When you go back and you look at the actual documents, many people have said since then that it was about states’ rights, but really the only significant state right that people were arguing about in 1860 was the right to own what was known as slave property — property and slaves unimpeded — and to be able to travel with that property anywhere that you wanted to. So it’s clear that this was really about slavery in almost every significant way, but we’ve sort of pushed that to the side because of course we want to believe that our country is a country that’s always stood for freedom. And … certainly it’s difficult for some Southern Americans to accept that their ancestors fought a war on behalf of slavery. And I think that Northerners really, for the cause of national reconciliation, decided to push that aside — decided to accept Southerners’ denials or demurrals.
Adam Goodheart on why people still argue over the cause of the Civil War. The war began 152 years ago today, on April 12, 1861.
Happy Tenth Birthday, ‘Mean Girls.’ You Taught Me So Much
Maybe it’s exactly the wrong time to admit this, given that today’s the film’s tenth anniversary, but the 14-year-old me totally did not “get" Mean Girls. It was less stylized than Clueless, less sophisticated than Heathers, and 100 times less cool than Cruel Intentions. Mean Girls showed up late to the party with its monogrammed tote bag, and expected everybody to quote it to death. And quite a lot of the time, they did. In hindsight—or more importantly, after watching it with a full-blown, adult-sized hangover—it’s a different story. But at the time it felt like something relatively unremarkable, with the bonus addition of Lindsay Lohan and huge budget.
Before Mean Girls, everyone I knew was happy buying into and lusting after the impossibleCruel Intentions idea that you needed a crucifix full of cocaine to be cool. Then along came the Plastics, who merely required you to not be wearing track pants. I don’t know about you, but my teen self felt let down. Buffy in a school uniform seducing her step-brother was a whole lot more exciting than a bunch of girls wearing Tiffany’s necklaces and Maybelline products. We knew these people already; we went to school with them. Their moms had Mini Coopers with personalized number plates, and they were shitty people. Add that to the fact that Thirteen had come out the previous year—the film made me want to skip out on all the boring high school stuff to take hallucinogens and have my best friend punch me repeatedly in the face—and you can start to see why Mean Girls failed to capture my imagination.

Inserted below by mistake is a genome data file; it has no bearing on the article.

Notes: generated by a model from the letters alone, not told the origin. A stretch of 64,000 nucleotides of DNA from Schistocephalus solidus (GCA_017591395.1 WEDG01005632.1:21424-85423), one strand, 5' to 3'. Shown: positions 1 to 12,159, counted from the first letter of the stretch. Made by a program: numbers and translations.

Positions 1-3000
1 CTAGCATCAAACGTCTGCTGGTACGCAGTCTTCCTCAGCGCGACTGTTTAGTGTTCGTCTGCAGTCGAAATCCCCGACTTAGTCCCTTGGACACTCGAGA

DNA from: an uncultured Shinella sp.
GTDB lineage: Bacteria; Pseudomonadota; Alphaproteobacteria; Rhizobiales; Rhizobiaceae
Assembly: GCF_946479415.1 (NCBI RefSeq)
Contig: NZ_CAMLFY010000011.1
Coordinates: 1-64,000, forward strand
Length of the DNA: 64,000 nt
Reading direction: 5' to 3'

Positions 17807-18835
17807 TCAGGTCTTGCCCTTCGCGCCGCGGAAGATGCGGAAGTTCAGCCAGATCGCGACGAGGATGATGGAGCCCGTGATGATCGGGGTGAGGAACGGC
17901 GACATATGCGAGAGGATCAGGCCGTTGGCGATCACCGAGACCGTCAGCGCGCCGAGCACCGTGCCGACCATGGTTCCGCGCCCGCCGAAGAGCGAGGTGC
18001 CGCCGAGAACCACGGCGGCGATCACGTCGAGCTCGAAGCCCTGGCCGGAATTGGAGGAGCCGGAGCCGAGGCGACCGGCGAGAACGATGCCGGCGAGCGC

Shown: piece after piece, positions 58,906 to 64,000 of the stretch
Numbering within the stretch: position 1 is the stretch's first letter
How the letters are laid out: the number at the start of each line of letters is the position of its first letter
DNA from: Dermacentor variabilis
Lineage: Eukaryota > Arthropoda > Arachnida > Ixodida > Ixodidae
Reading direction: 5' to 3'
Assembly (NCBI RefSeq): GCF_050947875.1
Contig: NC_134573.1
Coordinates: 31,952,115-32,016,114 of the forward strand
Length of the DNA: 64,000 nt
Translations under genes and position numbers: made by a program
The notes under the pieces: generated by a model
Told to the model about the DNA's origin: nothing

Betty Friedan’s groundbreaking The Feminist Mystique was published on this day in 1963. Our own Lynn Neary took a look back at the book’s significance a few years ago, when it turned 50:
Since its first publication in 1963, millions of people have read The Feminine Mystique. These days, many people read it in college — often in women’s studies classes. Even so, when we talked with some young women in downtown Washington, D.C., many knew little or nothing about it.
But today’s young woman can be forgiven for not feeling the urgency to read The Feminine Mystique that their mothers might have felt. It’s probably hard for them to understand the way things were when Friedan decided she had enough.
“There’s very seldom that you get a book that is so of the moment,” says New York Times columnist Gail Collins, who was a teenager when the book first came out.
The Feminist Mystique is not without issues; many people have criticized Friedan’s work as myopic, ignoring the lives and experiences of poor women and women of color – here’s bell hooks, in the introduction to her 1984 book From Margin to Center:
From her early writing, it appears that Friedan never wondered whether or not the plight of college-educated white housewives was an adequate reference point by which to gauge the impact of sexism or sexist oppression on the lives of women in American society. Nor did she move beyond her own life experience to acquire an expanded perspective on the lives of women in the United States.
Still, feminist author and writer Jessica Valenti says the book has an important legacy:
Valenti says one of Friedan’s most powerful legacies is her anger. She says young women shy away from that emotion because they don’t want to be labeled “angry feminists.”
“But we forget that that anger is justified and that it’s OK to be angry and that anger can be useful and energizing,” Valenti says. “I think anger around sexism, around income inequality, around domestic inequality is really righteous and really relatable.”